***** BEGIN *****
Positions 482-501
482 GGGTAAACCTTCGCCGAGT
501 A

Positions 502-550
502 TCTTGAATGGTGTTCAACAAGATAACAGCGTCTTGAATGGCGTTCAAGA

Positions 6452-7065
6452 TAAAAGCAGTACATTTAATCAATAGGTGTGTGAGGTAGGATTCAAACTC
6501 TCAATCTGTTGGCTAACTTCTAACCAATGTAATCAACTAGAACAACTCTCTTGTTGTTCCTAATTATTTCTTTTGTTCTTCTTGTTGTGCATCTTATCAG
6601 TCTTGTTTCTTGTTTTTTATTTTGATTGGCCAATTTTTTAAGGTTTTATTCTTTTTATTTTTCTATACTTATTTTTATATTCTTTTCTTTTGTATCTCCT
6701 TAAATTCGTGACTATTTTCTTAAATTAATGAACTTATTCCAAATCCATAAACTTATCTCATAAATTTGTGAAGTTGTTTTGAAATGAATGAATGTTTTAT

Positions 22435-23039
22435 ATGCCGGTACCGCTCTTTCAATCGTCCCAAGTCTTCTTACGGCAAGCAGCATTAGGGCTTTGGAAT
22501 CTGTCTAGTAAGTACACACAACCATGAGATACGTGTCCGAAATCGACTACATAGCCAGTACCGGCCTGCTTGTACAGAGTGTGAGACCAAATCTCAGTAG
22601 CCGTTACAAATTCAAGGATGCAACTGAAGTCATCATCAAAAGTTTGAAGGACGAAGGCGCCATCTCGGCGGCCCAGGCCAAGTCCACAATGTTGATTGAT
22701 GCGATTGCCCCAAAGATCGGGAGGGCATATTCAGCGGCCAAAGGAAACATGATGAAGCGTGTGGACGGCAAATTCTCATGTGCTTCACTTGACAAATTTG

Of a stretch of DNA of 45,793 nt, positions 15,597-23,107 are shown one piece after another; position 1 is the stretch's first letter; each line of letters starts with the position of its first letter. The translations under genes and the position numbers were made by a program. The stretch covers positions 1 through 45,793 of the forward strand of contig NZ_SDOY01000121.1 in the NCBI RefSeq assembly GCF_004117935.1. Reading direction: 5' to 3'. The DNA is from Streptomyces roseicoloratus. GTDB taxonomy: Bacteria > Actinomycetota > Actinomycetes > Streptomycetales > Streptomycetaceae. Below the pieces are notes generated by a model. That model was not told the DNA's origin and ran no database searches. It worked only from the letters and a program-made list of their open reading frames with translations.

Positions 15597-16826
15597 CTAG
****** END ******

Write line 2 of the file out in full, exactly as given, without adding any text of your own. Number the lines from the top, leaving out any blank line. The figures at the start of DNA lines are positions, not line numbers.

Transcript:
482 GGGTAAACCTTCGCCGAGT